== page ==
In operating systems, an interrupt storm is an event during which a processor receives an inordinate number of interrupts that consume the majority of the processor's time. Interrupt storms are typically caused by hardware devices that do not support interrupt rate limiting.
Because interrupt processing is typically a non-preemptible task in time-sharing operating systems, an interrupt storm will cause sluggish response to user input, or even appear to freeze the system completely. This state is commonly known as live lock. In such a state, the system is spending most of its resources processing interrupts instead of completing other work. To the end-user, it does not appear to be processing anything at all as there is often no output. An interrupt storm is sometimes mistaken for thrashing, since they both have similar symptoms (unresponsive or sluggish response to user input, little or no output).
Common causes include: misconfigured or faulty hardware, faulty device drivers, flaws in the operating system, or metastability in one or more components. The latter condition rarely occurs outside of prototype or amateur-built hardware.
Most modern hardware and operating systems have methods for mitigating the effect of an interrupt storm. For example, most Ethernet controllers implement interrupt "rate limiting", which causes the controller to wait a programmable amount of time between each interrupt it generates. When not present within the device, similar functionality is usually written into the device driver, and/or the operating system itself.
The most common cause is when a device "behind" another signals an interrupt to an APIC (Advanced Programmable Interrupt Controller). Most computer peripherals generate interrupts through an APIC as the number of interrupts is most always less (typically 15 for the modern PC) than the number of devices. The OS must then query each driver registered to that interrupt to ask if the interrupt originated from its hardware. Faulty drivers may always claim "yes", causing the OS to not query other drivers registered to that interrupt (only one interrupt can be processed at a time). The device which originally requested the interrupt therefore does not get its interrupt serviced, so a new interrupt is generated (or is not cleared) and the processor becomes swamped with continuous interrupt signals. Any operating system can live lock under an interrupt storm caused by such a fault. A kernel debugger can usually break the storm by unloading the faulty driver, allowing the driver "underneath" the faulty one to clear the interrupt, if user input is still possible.
As drivers are most often implemented by a 3rd party, most operating systems also have a polling mode that queries for pending interrupts at fixed intervals or in a round-robin fashion. This mode can be set globally, on a per-driver, per-interrupt basis, or dynamically if the OS detects a fault condition or excessive interrupt generation. A polling mode may be enabled dynamically when the number of interrupts or the resource use caused by an interrupt, passes certain thresholds. When these thresholds are no longer exceeded, an OS may then change the interrupting driver, interrupt, or interrupt handling globally, from an interrupt mode to a polling mode. Interrupt rate limiting in hardware usually negates the use of a polling mode, but can still happen during normal operation during intense I/O if the processor is unable switch contexts quickly enough to keep pace.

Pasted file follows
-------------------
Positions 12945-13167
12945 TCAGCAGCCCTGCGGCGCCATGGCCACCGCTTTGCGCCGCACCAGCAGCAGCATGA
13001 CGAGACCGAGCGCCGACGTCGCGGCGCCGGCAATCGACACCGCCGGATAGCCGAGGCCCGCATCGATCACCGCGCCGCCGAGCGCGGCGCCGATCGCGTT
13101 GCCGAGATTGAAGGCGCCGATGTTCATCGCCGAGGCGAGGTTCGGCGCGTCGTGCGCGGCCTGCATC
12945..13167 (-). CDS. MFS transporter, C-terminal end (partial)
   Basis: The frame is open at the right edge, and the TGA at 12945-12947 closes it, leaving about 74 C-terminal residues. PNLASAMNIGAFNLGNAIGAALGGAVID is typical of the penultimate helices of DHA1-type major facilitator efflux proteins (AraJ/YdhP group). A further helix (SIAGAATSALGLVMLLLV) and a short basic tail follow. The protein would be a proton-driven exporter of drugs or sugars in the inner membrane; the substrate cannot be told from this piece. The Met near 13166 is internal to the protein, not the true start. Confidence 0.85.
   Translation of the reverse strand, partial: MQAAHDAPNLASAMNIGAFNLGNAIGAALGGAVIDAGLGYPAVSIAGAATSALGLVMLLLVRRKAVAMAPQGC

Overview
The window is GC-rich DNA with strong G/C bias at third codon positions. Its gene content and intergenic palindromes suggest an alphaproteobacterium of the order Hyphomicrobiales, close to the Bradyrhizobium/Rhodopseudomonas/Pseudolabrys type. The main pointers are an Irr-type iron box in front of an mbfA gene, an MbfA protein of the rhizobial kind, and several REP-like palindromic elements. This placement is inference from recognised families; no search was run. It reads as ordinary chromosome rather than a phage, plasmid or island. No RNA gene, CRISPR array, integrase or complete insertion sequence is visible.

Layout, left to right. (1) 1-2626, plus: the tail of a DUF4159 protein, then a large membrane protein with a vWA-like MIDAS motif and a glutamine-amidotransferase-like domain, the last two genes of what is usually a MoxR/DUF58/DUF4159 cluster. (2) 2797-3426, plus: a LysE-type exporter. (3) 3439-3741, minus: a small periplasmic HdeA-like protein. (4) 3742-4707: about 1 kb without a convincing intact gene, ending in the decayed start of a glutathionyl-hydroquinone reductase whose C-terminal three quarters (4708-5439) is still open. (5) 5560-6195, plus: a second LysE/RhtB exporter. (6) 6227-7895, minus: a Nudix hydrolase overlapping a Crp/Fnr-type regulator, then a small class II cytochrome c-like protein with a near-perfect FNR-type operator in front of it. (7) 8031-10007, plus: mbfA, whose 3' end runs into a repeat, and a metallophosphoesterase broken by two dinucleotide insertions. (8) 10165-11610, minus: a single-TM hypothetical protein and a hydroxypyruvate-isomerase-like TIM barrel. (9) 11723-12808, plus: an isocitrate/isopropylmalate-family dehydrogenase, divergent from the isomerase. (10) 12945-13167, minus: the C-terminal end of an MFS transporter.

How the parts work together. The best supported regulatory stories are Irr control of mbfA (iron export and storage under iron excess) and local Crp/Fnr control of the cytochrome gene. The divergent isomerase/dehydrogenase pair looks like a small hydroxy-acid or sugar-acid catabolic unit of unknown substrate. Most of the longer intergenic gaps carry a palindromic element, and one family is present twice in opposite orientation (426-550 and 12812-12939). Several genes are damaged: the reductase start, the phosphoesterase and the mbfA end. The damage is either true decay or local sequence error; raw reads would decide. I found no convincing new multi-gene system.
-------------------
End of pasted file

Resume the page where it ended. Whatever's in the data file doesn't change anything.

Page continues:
Perhaps the first interrupt storm occurred during the Apollo 11's lunar descent in 1969.
Interrupt rate limiting must be carefully configured for optimum results. For example, an Ethernet controller with interrupt rate limiting will buffer the packets it receives from the network in between each interrupt. If the rate is set too low, the controller's buffer will overflow, and packets will be dropped. The rate must take into account how fast the buffer may fill between interrupts, and the interrupt latency between the interrupt and the transfer of the buffer to the system.
There are hardware-based and software-based approaches to the problem. For example, FreeBSD detects interrupt storms and masks problematic interrupts for some time in response.
The system used by NAPI is an example of the hardware-based approach: the system (driver) starts in interrupt enabled state, and the Interrupt handler then disables the interrupt and lets a thread/task handle the event(s) and then task polls the device, processing some number of events and enabling the interrupt.
Another interesting approach using hardware support is one where the device generates interrupt when the event queue state changes from "empty" to "not empty". Then, if there are no free DMA descriptors at the RX FIFO tail, the device drops the event. The event is then added to the tail and the FIFO entry is marked as occupied. If at that point entry (tail−1) is free (cleared), an interrupt will be generated (level interrupt) and the tail pointer will be incremented. If the hardware requires the interrupt be acknowledged, the CPU (interrupt handler) will do that, handle the valid DMA descriptors at the head, and return from the interrupt.
- Murray, Charles (1989). Apollo: The Race to the Moon. Simon and Schuster. pp. 345–355.